With three credited scriptwriters and five credited directors, the 1967 release of Casino Royale saw a gang of multifaceted James Bond 007s facing off against an army of beautiful, hypersexualised, personality-less female spies, headed by the real James Bond’s neurotic, insecure, American nephew Jimmy. Perhaps this wasn’t Fleming’s intended storyline for Bond’s first outing at Casino Royale, but the resulting parodic outing absorbed and commented upon some of the inherent gendered archetypes of Fleming’s work. What the 1967 Casino Royale accomplishes is a narrative which contrasts varieties of masculinity which are segmented forms of the masculinity defined by Fleming’s Bond. This chapter compares the masculinity of Bond developed in Fleming’s novel, before examining the representations of masculinity inherent within the four key male characters: Sir James Bond (David Niven), Evelyn Tremble (Peter Sellers), Cooper (Terence Cooper) and Dr Noah/Jimmy Bond (Woody Allen). By showing the depictions of masculine elements each of these characters embodies, along with the metanarrative elements of each performer’s persona, this chapter aims to identify how the 1967 Casino Royale both faithfully depicts the masculine elements of Bond while at the same time satirizing Bond’s particular brand of masculinity. This examination ultimately argues that this segmentation of Bondian masculinity is the core point of cohesion in a deeply incoherent, parodic film adaptation of Fleming’s novel.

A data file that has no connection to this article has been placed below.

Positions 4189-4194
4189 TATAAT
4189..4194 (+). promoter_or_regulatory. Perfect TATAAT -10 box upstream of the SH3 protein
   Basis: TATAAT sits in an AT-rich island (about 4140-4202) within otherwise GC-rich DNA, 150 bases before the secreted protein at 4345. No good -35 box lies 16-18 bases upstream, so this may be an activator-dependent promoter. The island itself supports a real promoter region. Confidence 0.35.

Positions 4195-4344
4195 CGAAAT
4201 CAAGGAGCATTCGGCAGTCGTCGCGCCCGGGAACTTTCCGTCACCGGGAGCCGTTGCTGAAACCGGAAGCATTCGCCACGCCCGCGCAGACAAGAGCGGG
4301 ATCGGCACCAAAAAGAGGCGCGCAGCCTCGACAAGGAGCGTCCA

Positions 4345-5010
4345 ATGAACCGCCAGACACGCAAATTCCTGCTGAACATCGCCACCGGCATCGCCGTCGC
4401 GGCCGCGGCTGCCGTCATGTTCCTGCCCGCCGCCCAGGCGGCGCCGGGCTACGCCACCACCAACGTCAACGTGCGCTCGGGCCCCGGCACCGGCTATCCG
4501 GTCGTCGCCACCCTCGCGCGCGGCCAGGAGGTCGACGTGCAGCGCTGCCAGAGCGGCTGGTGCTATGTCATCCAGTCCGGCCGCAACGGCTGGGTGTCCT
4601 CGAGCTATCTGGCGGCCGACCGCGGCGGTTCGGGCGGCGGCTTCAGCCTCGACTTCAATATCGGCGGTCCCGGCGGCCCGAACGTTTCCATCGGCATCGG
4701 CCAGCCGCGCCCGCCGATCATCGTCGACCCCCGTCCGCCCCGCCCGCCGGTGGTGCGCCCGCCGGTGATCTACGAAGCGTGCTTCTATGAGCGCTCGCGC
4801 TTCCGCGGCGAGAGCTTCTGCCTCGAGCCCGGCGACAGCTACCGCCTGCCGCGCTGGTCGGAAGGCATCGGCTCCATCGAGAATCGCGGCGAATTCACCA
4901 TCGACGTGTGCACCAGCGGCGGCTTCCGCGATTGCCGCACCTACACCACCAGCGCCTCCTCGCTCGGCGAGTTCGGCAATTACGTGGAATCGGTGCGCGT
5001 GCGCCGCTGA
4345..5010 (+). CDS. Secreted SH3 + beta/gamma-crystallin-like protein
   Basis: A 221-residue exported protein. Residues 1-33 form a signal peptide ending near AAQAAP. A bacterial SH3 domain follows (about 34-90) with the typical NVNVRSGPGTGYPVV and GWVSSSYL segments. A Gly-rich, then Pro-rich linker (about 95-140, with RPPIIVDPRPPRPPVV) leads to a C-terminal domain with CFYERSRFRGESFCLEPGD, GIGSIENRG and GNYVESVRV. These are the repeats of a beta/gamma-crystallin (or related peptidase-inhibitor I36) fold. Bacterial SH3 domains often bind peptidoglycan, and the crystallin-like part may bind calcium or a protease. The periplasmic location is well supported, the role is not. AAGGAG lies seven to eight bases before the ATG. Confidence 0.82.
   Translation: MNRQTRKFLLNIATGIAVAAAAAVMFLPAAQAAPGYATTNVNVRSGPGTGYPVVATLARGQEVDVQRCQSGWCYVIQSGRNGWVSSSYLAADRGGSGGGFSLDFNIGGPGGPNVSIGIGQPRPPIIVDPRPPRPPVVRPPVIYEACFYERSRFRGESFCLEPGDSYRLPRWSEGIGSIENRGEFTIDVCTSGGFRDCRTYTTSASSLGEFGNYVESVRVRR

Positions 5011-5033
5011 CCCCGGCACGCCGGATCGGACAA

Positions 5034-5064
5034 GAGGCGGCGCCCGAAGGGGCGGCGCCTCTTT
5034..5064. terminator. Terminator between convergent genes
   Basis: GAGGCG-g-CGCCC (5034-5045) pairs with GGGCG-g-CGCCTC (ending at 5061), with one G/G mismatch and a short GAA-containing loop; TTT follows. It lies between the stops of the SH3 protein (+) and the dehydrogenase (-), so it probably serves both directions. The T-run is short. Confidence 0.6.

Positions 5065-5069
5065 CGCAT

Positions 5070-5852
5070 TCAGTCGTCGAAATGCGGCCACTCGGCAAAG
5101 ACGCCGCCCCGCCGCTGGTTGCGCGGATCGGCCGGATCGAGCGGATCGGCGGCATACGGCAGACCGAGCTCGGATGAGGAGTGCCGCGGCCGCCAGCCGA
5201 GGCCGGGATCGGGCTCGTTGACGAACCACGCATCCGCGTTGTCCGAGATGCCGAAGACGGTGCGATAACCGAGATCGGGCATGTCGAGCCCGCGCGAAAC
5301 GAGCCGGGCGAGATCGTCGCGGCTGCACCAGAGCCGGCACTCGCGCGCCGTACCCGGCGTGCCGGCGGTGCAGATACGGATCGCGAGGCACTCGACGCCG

This chapter aims to make sense of the growing research that examines the role of culture in mergers and acquisitions. We provide a detailed review of the many related but…